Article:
ACTION ALERT: Millions of Lives Are at Risk in Tigray

Ethiopian woman

A woman named Aida cooks dinner for her family in the Um Rakuba refugee camp in Sudan. Photo: Ala Kheir for Mercy Corps.

Since late 2020 conflict has ravaged Tigray, the northern region of Ethiopia, causing tens of thousands to flee to the neighboring country of Sudan. Ethiopia, especially Tigray, has been afflicted with the three lethal Cs – conflict, Coronavirus and climate change. Through it all, civilians have suffered most. Since the war started, witnesses have reported numerous human rights violations, many confirmed by a U.N.-led investigation, of massacres, ethnic cleansing, and widespread sexual violence. Tigrayans are cut off from aid due to blockades and communication blackouts. There is no humanitarian aid going to Tigray, no banking service, no hospital services, and food aid is at its all-time lowest. Over 5.2 million people are in need of emergency food aid and over 400,000 facing famine as well as lack of healthcare creating a crisis of vast proportions.

The Tigrayan diaspora in the Pacific Northwest are mobilizing to elevate the humanitarian crisis in Tigray by holding rallies and working with different nonprofits to help during this crisis.

According to Yonas Demoz, a Tigrayan who we recently interviewed, “The humanitarian aspect of this is catastrophic. It’s really grave to the point where people are dying daily from not getting their kidney dialysis, not being able to feed and care for newborns in hospitals. People are dying from preventable diseases.”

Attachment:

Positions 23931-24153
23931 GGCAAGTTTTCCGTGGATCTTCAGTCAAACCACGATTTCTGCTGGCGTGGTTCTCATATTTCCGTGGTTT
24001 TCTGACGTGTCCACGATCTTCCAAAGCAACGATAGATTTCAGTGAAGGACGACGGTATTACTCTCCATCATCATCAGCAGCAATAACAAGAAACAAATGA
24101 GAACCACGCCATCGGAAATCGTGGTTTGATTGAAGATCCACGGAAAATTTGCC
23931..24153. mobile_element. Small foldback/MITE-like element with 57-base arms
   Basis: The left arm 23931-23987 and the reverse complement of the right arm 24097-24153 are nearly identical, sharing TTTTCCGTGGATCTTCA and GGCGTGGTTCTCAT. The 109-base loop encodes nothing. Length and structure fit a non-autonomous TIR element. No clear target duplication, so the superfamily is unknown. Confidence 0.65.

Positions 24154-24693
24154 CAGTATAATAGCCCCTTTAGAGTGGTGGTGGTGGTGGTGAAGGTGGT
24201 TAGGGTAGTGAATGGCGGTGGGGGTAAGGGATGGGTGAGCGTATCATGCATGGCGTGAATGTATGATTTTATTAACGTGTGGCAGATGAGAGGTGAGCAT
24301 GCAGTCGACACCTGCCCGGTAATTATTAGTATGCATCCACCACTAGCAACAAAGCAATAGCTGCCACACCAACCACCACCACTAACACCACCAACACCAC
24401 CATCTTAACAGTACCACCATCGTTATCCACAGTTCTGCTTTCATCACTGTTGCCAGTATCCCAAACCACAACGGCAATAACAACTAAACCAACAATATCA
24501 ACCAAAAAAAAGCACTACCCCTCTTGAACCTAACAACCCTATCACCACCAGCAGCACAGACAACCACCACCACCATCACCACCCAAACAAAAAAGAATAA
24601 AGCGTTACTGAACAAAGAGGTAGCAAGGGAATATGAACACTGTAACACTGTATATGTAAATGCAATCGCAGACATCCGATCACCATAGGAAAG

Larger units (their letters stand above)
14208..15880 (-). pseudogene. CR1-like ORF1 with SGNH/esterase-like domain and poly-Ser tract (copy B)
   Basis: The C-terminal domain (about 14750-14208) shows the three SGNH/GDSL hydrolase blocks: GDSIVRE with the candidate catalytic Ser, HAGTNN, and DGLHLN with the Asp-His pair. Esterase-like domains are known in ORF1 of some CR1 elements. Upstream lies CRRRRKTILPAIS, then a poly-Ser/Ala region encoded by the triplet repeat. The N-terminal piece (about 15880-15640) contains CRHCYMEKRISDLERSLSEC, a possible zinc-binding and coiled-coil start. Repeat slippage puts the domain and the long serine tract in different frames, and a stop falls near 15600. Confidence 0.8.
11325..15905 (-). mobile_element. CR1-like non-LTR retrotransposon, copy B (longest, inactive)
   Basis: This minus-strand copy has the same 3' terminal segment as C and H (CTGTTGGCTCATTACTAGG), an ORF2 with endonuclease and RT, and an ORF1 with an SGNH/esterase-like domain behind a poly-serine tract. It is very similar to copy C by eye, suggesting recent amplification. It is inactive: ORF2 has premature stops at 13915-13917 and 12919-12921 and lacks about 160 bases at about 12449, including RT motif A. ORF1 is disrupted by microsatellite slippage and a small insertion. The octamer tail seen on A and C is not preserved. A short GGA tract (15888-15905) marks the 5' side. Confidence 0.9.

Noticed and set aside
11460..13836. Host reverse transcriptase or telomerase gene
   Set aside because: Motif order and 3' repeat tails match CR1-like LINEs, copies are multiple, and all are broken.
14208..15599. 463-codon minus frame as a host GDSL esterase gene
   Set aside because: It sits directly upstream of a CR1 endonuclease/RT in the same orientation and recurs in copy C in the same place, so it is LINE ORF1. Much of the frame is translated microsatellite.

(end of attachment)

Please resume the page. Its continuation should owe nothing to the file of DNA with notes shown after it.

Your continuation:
Over 65,000 Tigrayans are now refugees in Sudan, where it is somewhat easier to get them supplies. Helen Gebregiorgis who lives in Seattle built a health clinic in the Tigray region, which is now cut off from receiving supplies. Helen is working to help women and children who have fled to Sudan. “It’s heartbreaking, but at the same time I have to keep going,” Helen said.

Tigrayans who grew up in Ethiopia, but now live in the Pacific Northwest are struggling to get word from their families in Tigray. Phone, internet, all communications have been cut off for the last 15 months and they fear the worst. Yonas, Helen, and others in Seattle saw the warning signs, but did not expect the conflict to escalate to this level of violence. And, they did not expect the inaction and silence from the international community.

Last October Voice of America produced a short documentary on the situation.


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